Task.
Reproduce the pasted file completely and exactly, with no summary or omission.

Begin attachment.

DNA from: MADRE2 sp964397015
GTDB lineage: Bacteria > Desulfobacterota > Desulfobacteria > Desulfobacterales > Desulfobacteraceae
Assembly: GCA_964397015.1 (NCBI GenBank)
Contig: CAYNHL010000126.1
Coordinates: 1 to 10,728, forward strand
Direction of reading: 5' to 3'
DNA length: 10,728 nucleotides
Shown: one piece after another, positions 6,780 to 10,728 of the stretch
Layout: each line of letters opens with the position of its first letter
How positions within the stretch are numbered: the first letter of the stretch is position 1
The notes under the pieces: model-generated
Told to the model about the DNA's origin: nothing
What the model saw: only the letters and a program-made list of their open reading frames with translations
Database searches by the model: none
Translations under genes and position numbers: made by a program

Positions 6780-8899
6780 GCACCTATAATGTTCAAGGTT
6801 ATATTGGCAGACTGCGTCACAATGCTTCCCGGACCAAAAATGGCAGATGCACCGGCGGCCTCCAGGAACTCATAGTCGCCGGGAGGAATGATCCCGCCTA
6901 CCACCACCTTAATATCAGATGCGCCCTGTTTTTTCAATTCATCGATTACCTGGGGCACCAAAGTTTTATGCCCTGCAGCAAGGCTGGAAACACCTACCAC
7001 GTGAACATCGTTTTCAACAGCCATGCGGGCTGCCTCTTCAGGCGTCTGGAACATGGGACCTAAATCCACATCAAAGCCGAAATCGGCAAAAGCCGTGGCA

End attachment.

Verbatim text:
DNA from: MADRE2 sp964397015
GTDB lineage: Bacteria > Desulfobacterota > Desulfobacteria > Desulfobacterales > Desulfobacteraceae
Assembly: GCA_964397015.1 (NCBI GenBank)
Contig: CAYNHL010000126.1
Coordinates: 1 to 10,728, forward strand
Direction of reading: 5' to 3'
DNA length: 10,728 nucleotides
Shown: one piece after another, positions 6,780 to 10,728 of the stretch
Layout: each line of letters opens with the position of its first letter
How positions within the stretch are numbered: the first letter of the stretch is position 1
The notes under the pieces: model-generated
Told to the model about the DNA's origin: nothing
What the model saw: only the letters and a program-made list of their open reading frames with translations
Database searches by the model: none
Translations under genes and position numbers: made by a program

Positions 6780-8899
6780 GCACCTATAATGTTCAAGGTT
6801 ATATTGGCAGACTGCGTCACAATGCTTCCCGGACCAAAAATGGCAGATGCACCGGCGGCCTCCAGGAACTCATAGTCGCCGGGAGGAATGATCCCGCCTA
6901 CCACCACCTTAATATCAGATGCGCCCTGTTTTTTCAATTCATCGATTACCTGGGGCACCAAAGTTTTATGCCCTGCAGCAAGGCTGGAAACACCTACCAC
7001 GTGAACATCGTTTTCAACAGCCATGCGGGCTGCCTCTTCAGGCGTCTGGAACATGGGACCTAAATCCACATCAAAGCCGAAATCGGCAAAAGCCGTGGCA